Updated: Aug 27
At seventy-three years I partly understood the structure of animals, birds, insects and fishes, and the life of grasses and plants. And so, at eighty-six I shall progress further; at ninety I shall even further penetrate their secret meaning -Hokusai
There's a longstanding joke among the transplanted urbanites of Miami that no one can really be from this town, so, 44 years later, as I resign myself to my adoptive city and truly think about its stories, I've come to wonder what became of many artists who lived here before the Swiss-led Baselization that began in the 2000s. Many of these creators were treading both pre-digital and pre-established Magic City waters, and there is no doubt in my mind that much talent had slipped through the mildewed cracks of the wide underutilized sidewalks of our citified suburbs. The last ten or so years of re-discovery of many of these artists, including Purvis Young, John William Bailly, and Gustavo Acosta by art advisors and activists in the region makes it clear that Miami before 2000 was deeply underexposed in terms of its endemic artistic capital. This is the case with the work of Roberto Montes de Oca, a Cuban-born artist who arrived in the region as a youth and has lived most of his life here. A recent visit to his studio revealed
the artist's profound technical abilities, aesthetic curiosity, and discreet mastery of one of the most mishandled areas of artistic endeavor, abstract painting. Characterized by precise technical execution and a distinctive transcultural voice, his works, where abstract expressionism goes beyond "looking for inspiration in" Latin American and Pre-Colombian iconographic histories, and actually subjects the style to their incisive revelations, bring us closer than ever to an honest pictorial language that truly encapsulates the Magic City in the 21st century. Like Hokusai, the artist's maturity brings him within reach of "penetrating the secret meaning" of each detail of his environment, to describing an experience and urbanity that could only be the product of a lifetime of disruptive and disquieting cross-cultural experiences, that is, the product of a lifetime in Miami.
In his latest Dimensions series, inspired by the classic writings of Carl Sagan and the imposing possibilities of the new James Webb space telescope, we are met with this aesthetic discourse, where the amplitudes of space-themed visual language seem to float on and pierce the pictorial memory of the great South American geoglyphs. The paintings evoke a keen sensitivity to how our continuing conquest of space could bring us back around to the intuitive wisdom of this visual history in unexpected, cyclical ways.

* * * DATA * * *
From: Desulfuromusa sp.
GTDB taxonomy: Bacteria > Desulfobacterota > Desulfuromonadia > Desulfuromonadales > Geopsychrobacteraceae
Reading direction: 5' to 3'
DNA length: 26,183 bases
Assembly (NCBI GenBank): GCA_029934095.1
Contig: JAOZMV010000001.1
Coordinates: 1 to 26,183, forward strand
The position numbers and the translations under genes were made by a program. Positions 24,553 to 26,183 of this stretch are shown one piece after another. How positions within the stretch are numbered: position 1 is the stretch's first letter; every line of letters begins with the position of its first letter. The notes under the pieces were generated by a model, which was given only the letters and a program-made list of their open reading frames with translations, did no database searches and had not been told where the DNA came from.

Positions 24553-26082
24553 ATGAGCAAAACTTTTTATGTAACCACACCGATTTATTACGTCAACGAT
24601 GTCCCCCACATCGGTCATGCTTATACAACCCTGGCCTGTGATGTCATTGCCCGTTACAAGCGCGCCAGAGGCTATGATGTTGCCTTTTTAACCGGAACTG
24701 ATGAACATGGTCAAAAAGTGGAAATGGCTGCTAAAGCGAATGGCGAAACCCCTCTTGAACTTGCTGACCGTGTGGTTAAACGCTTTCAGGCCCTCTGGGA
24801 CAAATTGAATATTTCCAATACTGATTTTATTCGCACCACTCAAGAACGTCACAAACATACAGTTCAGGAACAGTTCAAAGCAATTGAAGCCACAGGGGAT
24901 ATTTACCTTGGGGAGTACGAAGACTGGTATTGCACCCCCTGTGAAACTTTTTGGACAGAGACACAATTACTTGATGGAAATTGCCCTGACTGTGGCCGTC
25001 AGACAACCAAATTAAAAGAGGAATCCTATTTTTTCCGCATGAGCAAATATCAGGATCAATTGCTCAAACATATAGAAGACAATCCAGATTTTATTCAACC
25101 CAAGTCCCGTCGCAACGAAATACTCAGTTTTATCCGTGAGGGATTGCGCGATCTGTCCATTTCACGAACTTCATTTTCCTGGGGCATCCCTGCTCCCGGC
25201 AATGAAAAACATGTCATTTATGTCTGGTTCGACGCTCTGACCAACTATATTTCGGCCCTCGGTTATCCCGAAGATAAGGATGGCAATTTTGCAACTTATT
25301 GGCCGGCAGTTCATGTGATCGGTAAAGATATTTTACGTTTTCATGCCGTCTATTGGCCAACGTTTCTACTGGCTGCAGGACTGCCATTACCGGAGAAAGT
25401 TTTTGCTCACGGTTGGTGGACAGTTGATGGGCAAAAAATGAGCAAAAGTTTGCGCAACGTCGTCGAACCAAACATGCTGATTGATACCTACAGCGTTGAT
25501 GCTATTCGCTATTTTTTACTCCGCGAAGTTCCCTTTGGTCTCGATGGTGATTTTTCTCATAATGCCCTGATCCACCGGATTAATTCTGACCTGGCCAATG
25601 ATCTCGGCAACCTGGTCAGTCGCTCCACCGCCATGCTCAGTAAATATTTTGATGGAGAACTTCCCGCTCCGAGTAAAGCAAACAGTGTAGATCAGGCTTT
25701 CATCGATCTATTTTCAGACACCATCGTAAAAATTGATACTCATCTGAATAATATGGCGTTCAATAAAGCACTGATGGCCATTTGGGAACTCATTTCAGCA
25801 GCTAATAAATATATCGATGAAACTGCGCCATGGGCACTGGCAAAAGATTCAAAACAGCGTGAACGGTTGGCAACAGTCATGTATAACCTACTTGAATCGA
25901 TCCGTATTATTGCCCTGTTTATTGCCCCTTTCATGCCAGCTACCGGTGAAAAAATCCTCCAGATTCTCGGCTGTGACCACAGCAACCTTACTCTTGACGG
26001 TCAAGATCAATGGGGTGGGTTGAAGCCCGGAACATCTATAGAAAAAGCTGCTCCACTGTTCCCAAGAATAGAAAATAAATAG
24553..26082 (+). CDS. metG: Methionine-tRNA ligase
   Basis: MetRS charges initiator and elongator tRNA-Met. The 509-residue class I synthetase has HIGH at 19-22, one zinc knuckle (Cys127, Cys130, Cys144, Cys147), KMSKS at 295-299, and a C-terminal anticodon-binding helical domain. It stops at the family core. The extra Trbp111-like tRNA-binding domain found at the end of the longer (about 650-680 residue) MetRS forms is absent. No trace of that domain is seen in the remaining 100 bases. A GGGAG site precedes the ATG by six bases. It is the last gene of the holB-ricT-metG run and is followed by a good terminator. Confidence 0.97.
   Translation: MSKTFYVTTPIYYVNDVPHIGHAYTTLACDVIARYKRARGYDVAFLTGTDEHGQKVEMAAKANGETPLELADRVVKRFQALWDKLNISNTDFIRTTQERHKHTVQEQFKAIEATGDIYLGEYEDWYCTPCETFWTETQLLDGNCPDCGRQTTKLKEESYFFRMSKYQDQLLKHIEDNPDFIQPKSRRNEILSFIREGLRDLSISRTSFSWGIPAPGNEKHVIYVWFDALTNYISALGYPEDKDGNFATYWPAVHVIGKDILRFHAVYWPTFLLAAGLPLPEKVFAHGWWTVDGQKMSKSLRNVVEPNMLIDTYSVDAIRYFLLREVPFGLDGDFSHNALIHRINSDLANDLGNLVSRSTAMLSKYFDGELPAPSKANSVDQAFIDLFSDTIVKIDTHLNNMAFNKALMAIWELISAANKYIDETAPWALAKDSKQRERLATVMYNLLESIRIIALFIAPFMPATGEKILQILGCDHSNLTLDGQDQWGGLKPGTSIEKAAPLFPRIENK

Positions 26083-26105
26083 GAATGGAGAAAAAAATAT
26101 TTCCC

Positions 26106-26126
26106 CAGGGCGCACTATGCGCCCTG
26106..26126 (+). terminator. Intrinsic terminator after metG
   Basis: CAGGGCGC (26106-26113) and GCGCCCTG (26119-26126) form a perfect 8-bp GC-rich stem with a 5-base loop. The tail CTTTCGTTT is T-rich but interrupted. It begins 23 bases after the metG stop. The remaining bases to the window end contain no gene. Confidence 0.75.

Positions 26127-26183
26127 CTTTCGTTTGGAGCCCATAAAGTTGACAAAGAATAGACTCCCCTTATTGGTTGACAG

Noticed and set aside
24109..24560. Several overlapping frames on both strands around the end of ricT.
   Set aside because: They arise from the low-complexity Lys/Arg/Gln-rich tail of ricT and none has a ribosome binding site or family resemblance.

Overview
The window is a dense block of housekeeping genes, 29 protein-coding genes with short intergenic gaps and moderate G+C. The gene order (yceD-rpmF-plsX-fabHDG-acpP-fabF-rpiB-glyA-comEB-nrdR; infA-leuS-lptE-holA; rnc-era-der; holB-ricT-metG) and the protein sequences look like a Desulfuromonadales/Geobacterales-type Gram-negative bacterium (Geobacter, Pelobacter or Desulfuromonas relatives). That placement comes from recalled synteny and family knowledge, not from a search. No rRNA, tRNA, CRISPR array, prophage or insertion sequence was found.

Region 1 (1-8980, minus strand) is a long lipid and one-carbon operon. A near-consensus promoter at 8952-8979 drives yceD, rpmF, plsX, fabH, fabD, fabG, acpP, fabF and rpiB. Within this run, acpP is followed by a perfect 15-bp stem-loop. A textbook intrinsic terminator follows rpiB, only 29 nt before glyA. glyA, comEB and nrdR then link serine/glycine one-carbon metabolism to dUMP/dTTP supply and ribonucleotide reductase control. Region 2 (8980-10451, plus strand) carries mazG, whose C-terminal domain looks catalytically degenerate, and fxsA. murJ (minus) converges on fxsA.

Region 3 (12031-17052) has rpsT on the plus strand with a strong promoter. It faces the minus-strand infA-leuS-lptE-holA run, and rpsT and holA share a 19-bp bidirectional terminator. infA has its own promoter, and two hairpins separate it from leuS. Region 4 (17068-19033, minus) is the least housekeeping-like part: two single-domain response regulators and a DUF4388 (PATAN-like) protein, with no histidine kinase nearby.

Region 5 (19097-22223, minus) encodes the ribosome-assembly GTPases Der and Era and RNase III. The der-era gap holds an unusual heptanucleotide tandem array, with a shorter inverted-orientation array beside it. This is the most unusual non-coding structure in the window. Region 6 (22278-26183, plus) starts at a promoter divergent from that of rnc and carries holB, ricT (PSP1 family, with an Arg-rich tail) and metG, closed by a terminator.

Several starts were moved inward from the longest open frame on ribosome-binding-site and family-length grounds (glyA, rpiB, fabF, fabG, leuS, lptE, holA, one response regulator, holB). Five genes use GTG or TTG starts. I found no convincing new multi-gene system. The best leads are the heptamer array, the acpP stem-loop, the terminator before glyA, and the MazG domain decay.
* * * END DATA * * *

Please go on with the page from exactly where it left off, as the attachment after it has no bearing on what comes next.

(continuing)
In general, a walk around Montes de Oca's studio brings us to a global perspective as if the Nazca lines were our starting point. Every nook is inspired by a different world culture, and yet it seems that this current series is indeed his culminating style. His extensive travels are documented here, and his trajectory has been an immediate affront to the art world paradigm that demands a "consistent product". Clearly, he has gone his own way, flaunting fads and embracing various styles and techniques along the way. Are we looking at a structural homecoming for Montes de Oca in this present series? Or will we find ourselves surprised again? We'll have to get to know the artist a bit more to find out. Our interview is below:
Thanks for catching up with GG Art Space, Roberto.
Tell us a little bit about your history with the Magic City. When did you arrive in Miami? I came here in 1963, on the very day that I turned 14.
How would you define yourself in terms of cultural background? I would consider myself Cuban, mostly Cuban, and yet I've spent so much time here that Cuban-American might be a more apt description.
When did you first exhibit your work in Miami? In the 70s and 80s, I exhibited at the Lowe Museum in collective exhibitions, I had some exhibitions organized by prominent figures such as the architect Luis Alvarez, and I was also able to showcase some works in collectives such as those organized by Miami Dade County Auditorium, among others. I was lucky to be a part of an active group of 8 artists that were featured in several venues around the city at the time.
Tell us about your time in the travel industry, what were some of your favorite places to visit? I was involved in the travel sector full time from 1974-1980. Those were some amazing years for me, and I often brought my daughter Amanda along for my travels. It's difficult to choose, but if I had to, I would say Hong-Kong, Japan, and Thailand had the strongest impact on me.
For how long were you away from painting? Never. I have never been away from or rejected painting, and I have held fast to my artistic practice all these years. I was away from what we can just call the "art world". For me, it was more of a "good-bye art world" than a "goodbye painting".
Who would you consider your strongest influences when it comes to abstraction? Well, there is no doubt that it's all the "greats" from the seeds of the Industrial Revolution artists, through the artists who "made" New York in the 20th century, Rothko, Stella, Pollock, and the rest. Of course there's Picasso, but he changed the face of the Earth, so of course he inspires all of us as artists.
What do the next few years look like for your artistic practice? As always, I am going to paint what I feel. You'll just have to stay in touch, and we'll talk about it again soon over a glass of wine.